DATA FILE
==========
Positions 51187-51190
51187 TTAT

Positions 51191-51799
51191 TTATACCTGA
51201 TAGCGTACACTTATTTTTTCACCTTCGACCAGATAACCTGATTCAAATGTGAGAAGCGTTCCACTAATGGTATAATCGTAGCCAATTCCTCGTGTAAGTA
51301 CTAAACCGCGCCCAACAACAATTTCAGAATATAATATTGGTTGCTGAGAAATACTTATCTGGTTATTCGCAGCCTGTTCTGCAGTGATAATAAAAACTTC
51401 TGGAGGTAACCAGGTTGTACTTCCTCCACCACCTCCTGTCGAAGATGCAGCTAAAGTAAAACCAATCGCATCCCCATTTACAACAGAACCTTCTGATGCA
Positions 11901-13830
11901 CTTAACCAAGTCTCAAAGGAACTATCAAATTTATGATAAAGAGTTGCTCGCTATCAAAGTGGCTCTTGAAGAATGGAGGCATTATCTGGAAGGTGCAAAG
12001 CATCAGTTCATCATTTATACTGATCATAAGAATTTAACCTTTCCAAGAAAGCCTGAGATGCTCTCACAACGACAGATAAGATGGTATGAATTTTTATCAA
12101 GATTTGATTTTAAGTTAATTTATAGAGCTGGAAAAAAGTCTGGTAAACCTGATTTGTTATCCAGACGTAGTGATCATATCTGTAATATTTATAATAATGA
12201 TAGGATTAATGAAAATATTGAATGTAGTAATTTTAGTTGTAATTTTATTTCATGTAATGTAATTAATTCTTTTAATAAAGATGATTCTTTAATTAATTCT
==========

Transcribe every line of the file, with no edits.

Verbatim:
Positions 51187-51190
51187 TTAT

Positions 51191-51799
51191 TTATACCTGA
51201 TAGCGTACACTTATTTTTTCACCTTCGACCAGATAACCTGATTCAAATGTGAGAAGCGTTCCACTAATGGTATAATCGTAGCCAATTCCTCGTGTAAGTA
51301 CTAAACCGCGCCCAACAACAATTTCAGAATATAATATTGGTTGCTGAGAAATACTTATCTGGTTATTCGCAGCCTGTTCTGCAGTGATAATAAAAACTTC
51401 TGGAGGTAACCAGGTTGTACTTCCTCCACCACCTCCTGTCGAAGATGCAGCTAAAGTAAAACCAATCGCATCCCCATTTACAACAGAACCTTCTGATGCA
Positions 11901-13830
11901 CTTAACCAAGTCTCAAAGGAACTATCAAATTTATGATAAAGAGTTGCTCGCTATCAAAGTGGCTCTTGAAGAATGGAGGCATTATCTGGAAGGTGCAAAG
12001 CATCAGTTCATCATTTATACTGATCATAAGAATTTAACCTTTCCAAGAAAGCCTGAGATGCTCTCACAACGACAGATAAGATGGTATGAATTTTTATCAA
12101 GATTTGATTTTAAGTTAATTTATAGAGCTGGAAAAAAGTCTGGTAAACCTGATTTGTTATCCAGACGTAGTGATCATATCTGTAATATTTATAATAATGA
12201 TAGGATTAATGAAAATATTGAATGTAGTAATTTTAGTTGTAATTTTATTTCATGTAATGTAATTAATTCTTTTAATAAAGATGATTCTTTAATTAATTCT